Monday, November 19, 2007

Reign Over Me: The Healing Power of Tears

I seem to be doing a lot of sobbing at the movies these days. Maybe it’s me—it’s been a rough year, and if sadness makes the heart grow tender, then a tender heart feels sadness all the more acutely (it’s a bittersweet circle). The business of living day to day tends to get in the way of processing the sorrow of being alive—who has time to get through it all?! Thank God for the movies. With all that sorrow banked up inside us, just waiting to break on through, all it takes is the right kind of shove for the flood gates to come crashing open. At least, that’s how it is for me.

I admit I am a sucker for sad movies (and sad songs, hell, sad anything); I even shed a tear at Titanic, much to my shame. But what the hell: if a little artfully (or trashily) rendered heartache allows us to tap into the all-too-real sadness locked up inside us, why not? It’s great therapy. (This is probably why I prefer to see movies alone, or at least with someone as “sensitive” as I am.) But there’s a difference between a mawkish tear sheepishly shed in response to the shameless manipulations of Hollywood, and the kind of out and out sobbing of which I am now talking.

First there was Atonement, a film that built to a crescendo of sadness and seemed to tap into a universal sorrow, a cosmic melancholy that had nothing to do, finally, with the specific story or the characters, and everything to do with a basic human regret for what might have been, and the longing for what can never be. Such regret and longing seems to be what being in love—which is the defining experience of being human—is all about, and Atonement captured something indefatigable and mysterious about the human condition. Is this why they say love hurts? Not because it goes awry (though it usually does), but because the act of loving opens us up in such a way—tenderizes us—so that everything hurts? To feel such tenderness for one’s beloved is to feel empathy for all creatures everywhere, and yes, it hurts terribly. But it’s a joyful sorrow, because we know that only through feeling such empathy are we really alive.

Into the Wild also had me blubbing almost uncontrollably by the end. I could hear people in the audience shifting in their seats and sense their resistance to the power of the movie, the awful pain of loss which it was trying to communicate, but that they’d rather rationalize away than have to experience, even in a movie. People are frightened of that kind of intensity, and they resent and reject movies that stir such deeper feelings in them. As a result, they miss out on the most valuable thing that art has to offer: true catharsis. Me, I love it. What could be better than working through one’s grief and sadness in the safety and comfort of a movie experience—weeping not for one’s own losses but for those of other people—people who (some of the time, at least, though not in the case of Into the Wild) don’t even exist? If we can come out of a movie feeling like a loved one just died or like our hearts have been torn to shreds by forces beyond our control or understanding, then we know we just saw something. We have had a taste of what living is all about: intensity of feeling. (Other films that left me feeling this way: Blue Velvet, Casualties of War, A Midnight Clear, United States of Leland.)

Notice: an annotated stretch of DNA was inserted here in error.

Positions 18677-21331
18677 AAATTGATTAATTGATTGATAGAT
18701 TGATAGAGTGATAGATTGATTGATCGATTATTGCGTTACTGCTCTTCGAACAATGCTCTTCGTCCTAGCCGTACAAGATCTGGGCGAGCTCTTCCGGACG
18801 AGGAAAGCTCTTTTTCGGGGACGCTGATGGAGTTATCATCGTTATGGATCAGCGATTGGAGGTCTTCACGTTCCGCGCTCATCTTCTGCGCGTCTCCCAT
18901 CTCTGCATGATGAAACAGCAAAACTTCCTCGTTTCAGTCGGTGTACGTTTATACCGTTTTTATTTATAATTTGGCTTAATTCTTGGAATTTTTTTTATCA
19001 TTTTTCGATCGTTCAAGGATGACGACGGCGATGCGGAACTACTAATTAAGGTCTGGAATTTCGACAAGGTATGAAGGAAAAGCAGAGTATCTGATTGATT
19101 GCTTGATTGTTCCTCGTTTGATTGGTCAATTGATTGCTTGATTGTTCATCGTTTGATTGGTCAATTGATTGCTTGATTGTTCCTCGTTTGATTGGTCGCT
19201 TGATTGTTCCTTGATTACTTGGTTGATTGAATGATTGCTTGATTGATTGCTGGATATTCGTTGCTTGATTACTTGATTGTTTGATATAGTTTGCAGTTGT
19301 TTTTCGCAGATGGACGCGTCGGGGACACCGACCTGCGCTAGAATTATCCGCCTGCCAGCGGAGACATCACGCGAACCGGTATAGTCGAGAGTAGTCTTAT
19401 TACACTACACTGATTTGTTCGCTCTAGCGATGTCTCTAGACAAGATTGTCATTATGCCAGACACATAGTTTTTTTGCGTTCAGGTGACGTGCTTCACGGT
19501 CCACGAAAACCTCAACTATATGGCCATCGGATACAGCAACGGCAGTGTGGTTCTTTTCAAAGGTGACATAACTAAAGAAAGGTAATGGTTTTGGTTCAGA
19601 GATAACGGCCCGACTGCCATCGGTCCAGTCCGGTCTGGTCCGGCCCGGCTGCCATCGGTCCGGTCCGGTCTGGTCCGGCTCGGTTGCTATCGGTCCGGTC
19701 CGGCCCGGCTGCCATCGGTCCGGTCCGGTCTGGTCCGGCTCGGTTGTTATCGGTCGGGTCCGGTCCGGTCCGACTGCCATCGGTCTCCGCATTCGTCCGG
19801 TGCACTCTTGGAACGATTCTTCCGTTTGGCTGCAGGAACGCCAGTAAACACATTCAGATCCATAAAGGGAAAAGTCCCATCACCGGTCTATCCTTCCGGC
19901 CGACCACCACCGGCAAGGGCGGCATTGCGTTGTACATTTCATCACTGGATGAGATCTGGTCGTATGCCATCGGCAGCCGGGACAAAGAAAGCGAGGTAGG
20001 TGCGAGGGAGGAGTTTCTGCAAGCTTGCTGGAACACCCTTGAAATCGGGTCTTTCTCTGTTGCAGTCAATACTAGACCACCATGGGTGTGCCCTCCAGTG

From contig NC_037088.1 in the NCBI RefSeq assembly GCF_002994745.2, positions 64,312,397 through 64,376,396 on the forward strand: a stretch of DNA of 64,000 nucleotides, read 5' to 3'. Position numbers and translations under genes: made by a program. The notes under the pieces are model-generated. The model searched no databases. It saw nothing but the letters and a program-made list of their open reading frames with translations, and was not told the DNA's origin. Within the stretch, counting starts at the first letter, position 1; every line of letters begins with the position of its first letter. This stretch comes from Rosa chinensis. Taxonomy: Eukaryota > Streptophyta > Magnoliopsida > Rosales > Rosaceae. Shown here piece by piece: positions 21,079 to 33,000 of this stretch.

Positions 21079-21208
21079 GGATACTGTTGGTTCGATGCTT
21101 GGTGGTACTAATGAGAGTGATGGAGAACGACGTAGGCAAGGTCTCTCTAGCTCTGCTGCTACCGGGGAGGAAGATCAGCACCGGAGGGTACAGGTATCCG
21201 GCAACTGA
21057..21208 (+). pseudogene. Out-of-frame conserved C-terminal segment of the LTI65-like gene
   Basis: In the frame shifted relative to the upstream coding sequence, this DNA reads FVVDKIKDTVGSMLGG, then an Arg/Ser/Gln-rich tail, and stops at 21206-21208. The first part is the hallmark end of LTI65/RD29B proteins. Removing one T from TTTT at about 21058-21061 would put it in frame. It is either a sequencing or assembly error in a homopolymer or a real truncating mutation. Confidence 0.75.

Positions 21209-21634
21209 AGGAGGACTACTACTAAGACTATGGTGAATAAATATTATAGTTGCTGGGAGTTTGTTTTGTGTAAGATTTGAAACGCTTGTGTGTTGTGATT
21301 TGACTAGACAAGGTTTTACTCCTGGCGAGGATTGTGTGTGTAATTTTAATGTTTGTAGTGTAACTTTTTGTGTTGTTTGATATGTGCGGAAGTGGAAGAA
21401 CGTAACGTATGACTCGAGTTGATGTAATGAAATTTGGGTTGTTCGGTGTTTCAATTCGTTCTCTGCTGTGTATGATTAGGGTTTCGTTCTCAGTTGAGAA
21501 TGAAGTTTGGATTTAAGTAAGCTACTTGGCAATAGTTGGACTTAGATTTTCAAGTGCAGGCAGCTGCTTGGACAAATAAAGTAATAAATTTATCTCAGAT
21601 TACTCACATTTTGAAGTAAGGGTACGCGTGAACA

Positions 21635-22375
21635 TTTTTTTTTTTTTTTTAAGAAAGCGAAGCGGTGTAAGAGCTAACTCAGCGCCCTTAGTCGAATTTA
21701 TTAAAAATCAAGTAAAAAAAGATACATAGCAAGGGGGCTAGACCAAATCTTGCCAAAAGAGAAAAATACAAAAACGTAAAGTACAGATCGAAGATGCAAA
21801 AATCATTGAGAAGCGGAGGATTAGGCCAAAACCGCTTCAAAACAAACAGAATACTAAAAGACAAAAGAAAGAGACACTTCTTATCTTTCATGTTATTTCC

The latest movie to do me in is not quite in this class, but it’s well worth a look. It’s called Reign Over Me, with Adam Sandler and Don Cheadle, two wonderful actors who do some terrific work here. Sandler is especially good, as Charlie Fineman, a father and husband whose family is killed in a plane crash on 9/11, and who retreats into a foggy fantasy world, safe from the reach of other people and from his own unbearable grief, until Cheadle comes along and draws him back to reality. This is basically the same or similar story to The Fisher King, but Reign Over Me is not a fantastic or mythical tale, it’s a more straightforward drama, and I had my doubts about the film before seeing it. It’s written and directed by Mike Binder, who did The Upside of Anger, an enjoyable and intelligent film (Binder’s an actor also and he has a role in Reign as Charlie’s obnoxious lawyer). Using a personal 9/11 tragedy sounded like a dangerously sentimental and earnest departure point for a movie, and I was expecting the kind of “healing” feel-good fluff that Hollywood does so poorly. But Reign Over Me is a wonderful movie, unpretentious and not in the least bit pious. It’s light on its feet but it packs a real wallop. Admittedly, it sticks fairly close to a feel-good formula and it’s a very slick package, all told, so you’d be forgiven for dismissing it as just another Hollywood product. Binder’s film doesn’t take any major risks; it’s the kind of film you could take your grandparents to—a film for everyone—not something that can ever be said about a genuine work of art. But if it’s not a work of art, it’s a beautifully rendered tale with a smart, heartfelt script, and whatever shortcomings the film has, Adam Sandler transcends them all. With Sandler’s remarkable performance at its center, the film has a big and tender heart, and a true sense of pathos; it may be the fullest, most satisfying depiction of grief I’ve ever seen in a movie. Reign Over Me sneaks up on you; it starts off gentle and funny and unassuming, but if you succumb to its unusual blend of sharpness and tenderness, by the end it will have rent your heart in two. Reign Over Me argues for the healing power of tears. It sure persuaded me.

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